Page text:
People vs Process. Lean vs ToC.

Kevin Rutherford responded to the People vs Process entry and asked the following questions:

  • Could it be that Toyota can afford to say “it’s always a process problem” because of the cultural values of their people?
  • Does Weinberg’s soundbite sound plausible purely because blame and ego are so deeply ingrained in Western culture?
  • Where Hansei is never associated with blaming, can there ever be a “people problem”?

Very good questions. But how do you get and sustain such a blame-free culture? Consistently seeing each problem as “a process problem, not a people problem” is part of that, I think. Of course, there’s a lot more to “The Toyota Way”.

Another example of this approach is Norm Kerth’s Prime directive of retrospectives: “Regardless of what we discover, we understand and truly believe that everyone did the best job they could, given what they knew at the time, their skills and abilities, the resources available, and the situation at hand.” If we really want to have Hansei in the culture of most of our companies, we must first defuse all the blaming that we’ve come to expect.

The problem for many of us is that failing is generally not an option.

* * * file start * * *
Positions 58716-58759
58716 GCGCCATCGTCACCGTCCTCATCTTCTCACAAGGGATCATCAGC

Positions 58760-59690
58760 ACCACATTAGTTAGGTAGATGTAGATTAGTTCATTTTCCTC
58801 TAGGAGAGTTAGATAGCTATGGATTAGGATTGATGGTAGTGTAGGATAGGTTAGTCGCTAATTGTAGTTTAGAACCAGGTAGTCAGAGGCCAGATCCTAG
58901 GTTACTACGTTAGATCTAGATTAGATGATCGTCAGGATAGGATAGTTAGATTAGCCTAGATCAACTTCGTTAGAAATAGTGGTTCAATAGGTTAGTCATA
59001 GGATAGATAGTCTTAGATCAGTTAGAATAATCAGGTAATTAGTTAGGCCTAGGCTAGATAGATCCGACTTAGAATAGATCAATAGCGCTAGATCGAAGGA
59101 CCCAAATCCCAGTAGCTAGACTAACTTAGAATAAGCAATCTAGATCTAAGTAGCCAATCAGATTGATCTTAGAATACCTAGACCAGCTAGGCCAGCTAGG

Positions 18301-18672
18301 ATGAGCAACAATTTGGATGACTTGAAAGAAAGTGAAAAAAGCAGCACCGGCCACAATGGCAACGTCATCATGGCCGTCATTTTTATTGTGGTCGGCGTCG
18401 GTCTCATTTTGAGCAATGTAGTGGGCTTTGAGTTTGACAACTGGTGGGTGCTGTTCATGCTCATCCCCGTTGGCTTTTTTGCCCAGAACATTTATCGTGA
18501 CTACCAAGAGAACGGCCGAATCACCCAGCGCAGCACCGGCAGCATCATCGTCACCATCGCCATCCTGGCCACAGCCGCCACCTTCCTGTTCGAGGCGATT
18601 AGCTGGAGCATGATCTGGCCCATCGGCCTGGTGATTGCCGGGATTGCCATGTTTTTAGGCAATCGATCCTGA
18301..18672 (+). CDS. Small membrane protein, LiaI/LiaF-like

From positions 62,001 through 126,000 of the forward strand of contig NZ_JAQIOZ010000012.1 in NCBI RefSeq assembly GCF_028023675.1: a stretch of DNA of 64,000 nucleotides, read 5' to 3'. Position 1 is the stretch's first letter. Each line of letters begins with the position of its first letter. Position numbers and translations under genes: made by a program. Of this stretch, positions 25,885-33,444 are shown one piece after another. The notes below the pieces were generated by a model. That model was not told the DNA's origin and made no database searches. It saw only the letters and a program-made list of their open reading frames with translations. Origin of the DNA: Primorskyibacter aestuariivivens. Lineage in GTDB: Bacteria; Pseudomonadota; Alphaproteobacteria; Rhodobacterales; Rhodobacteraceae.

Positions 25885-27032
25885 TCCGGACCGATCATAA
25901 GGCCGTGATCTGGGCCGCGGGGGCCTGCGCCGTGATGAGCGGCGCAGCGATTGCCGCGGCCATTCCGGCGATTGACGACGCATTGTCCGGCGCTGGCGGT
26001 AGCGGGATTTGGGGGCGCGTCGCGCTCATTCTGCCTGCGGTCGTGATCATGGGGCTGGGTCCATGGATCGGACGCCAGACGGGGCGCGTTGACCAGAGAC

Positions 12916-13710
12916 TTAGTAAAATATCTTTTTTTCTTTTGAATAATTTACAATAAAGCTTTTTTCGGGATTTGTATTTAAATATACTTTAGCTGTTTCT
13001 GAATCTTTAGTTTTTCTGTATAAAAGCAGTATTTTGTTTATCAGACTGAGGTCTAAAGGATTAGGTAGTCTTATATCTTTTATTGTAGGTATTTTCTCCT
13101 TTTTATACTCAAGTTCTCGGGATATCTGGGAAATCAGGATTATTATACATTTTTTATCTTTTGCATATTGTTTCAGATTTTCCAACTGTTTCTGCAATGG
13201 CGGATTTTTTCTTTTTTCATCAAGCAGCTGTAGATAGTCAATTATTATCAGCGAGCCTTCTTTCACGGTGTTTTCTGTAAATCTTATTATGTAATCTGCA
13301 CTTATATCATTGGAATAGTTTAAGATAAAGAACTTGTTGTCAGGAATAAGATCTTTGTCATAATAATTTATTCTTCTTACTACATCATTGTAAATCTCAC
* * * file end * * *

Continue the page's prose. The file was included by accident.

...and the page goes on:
Marc Evers responded to the Lean vs Theory of Constraints entry and asked the following questions:

  • If you always optimize everything, don’t you run the risk of optimizing something that will never be used?
  • Isn’t the Theory of Constraints something like YAGNI for process optimization?
  • If you keep on optimizing bottlenecks, the bottleneck will move. Is this also true when you continuously optimize everything? Is the bottleneck dynamic the same?

The Toyota Way fieldbook says that every improvement opportunity will be used. Even if it concerns a process that will disappear in a few months. Apparently, Toyota feels it more important to keep the Kaizen (“continuous improvement”) spirit alive, than to save some optimization effort. As we’ve seen in the evaporating cloud, having a “Pull” system avoids most of the problems that the Theory of Constraints warns us of.

The X vs Y blog entries seem to generate some interest. Let’s see if I can find (or create) some more conflicts…

Tags: Systems Thinking, Theory of Constraints, Lean, Toyota Way

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